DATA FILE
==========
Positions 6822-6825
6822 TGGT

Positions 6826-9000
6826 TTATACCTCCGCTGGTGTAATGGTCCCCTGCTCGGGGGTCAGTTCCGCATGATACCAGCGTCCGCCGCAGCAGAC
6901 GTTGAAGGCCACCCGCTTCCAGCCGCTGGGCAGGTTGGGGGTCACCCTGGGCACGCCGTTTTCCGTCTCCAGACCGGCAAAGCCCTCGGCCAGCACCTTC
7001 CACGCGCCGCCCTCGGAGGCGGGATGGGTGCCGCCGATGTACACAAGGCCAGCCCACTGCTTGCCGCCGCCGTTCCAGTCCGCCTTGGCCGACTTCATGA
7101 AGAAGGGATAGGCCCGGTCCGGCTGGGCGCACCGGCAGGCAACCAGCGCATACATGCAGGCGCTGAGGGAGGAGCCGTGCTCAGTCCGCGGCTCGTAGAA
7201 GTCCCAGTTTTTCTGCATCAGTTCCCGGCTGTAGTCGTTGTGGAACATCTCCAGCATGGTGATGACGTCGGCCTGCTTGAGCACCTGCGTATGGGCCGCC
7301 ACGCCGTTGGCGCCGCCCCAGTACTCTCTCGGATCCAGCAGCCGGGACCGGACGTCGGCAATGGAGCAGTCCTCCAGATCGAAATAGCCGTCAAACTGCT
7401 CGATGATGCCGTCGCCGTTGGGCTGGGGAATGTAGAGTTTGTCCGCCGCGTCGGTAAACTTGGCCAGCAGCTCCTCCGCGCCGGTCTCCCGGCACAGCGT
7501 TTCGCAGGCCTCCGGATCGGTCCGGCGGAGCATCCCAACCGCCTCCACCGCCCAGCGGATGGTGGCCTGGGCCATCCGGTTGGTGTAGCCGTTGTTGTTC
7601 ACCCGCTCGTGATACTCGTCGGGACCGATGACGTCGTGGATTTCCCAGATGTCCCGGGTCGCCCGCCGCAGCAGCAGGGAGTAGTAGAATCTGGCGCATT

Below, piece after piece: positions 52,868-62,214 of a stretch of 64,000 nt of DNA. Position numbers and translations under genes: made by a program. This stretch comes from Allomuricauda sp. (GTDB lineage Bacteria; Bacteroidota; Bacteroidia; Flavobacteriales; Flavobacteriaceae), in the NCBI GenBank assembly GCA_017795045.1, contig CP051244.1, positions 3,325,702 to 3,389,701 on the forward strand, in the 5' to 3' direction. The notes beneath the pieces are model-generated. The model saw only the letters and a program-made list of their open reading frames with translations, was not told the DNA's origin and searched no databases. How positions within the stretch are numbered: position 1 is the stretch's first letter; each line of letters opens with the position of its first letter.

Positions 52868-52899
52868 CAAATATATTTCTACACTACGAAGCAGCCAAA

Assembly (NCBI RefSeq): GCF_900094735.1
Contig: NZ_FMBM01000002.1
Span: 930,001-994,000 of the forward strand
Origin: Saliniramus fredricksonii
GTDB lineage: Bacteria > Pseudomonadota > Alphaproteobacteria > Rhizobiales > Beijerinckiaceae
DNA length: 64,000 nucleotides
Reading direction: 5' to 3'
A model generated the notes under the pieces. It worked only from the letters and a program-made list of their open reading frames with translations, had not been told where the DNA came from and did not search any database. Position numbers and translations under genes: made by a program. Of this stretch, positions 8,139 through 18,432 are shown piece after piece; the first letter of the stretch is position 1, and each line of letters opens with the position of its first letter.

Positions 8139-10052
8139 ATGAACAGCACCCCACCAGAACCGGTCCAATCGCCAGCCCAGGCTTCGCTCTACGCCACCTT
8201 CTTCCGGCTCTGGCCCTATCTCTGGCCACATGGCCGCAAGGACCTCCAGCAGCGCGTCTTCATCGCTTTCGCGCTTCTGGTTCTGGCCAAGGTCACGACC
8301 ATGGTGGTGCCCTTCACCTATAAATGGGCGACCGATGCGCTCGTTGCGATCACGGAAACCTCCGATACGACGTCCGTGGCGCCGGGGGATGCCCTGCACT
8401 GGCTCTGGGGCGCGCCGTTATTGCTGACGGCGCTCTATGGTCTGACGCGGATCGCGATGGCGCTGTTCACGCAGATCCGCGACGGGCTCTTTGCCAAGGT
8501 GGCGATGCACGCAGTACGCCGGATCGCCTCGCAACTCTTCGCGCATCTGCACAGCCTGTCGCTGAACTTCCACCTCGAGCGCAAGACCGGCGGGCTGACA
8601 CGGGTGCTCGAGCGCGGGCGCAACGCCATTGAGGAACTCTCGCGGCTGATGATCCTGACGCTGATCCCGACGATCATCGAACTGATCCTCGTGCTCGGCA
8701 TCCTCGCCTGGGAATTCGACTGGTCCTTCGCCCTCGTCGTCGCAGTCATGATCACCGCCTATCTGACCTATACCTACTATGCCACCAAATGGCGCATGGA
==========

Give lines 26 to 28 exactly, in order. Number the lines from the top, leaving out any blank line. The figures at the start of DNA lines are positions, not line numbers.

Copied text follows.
8201 CTTCCGGCTCTGGCCCTATCTCTGGCCACATGGCCGCAAGGACCTCCAGCAGCGCGTCTTCATCGCTTTCGCGCTTCTGGTTCTGGCCAAGGTCACGACC
8301 ATGGTGGTGCCCTTCACCTATAAATGGGCGACCGATGCGCTCGTTGCGATCACGGAAACCTCCGATACGACGTCCGTGGCGCCGGGGGATGCCCTGCACT
8401 GGCTCTGGGGCGCGCCGTTATTGCTGACGGCGCTCTATGGTCTGACGCGGATCGCGATGGCGCTGTTCACGCAGATCCGCGACGGGCTCTTTGCCAAGGT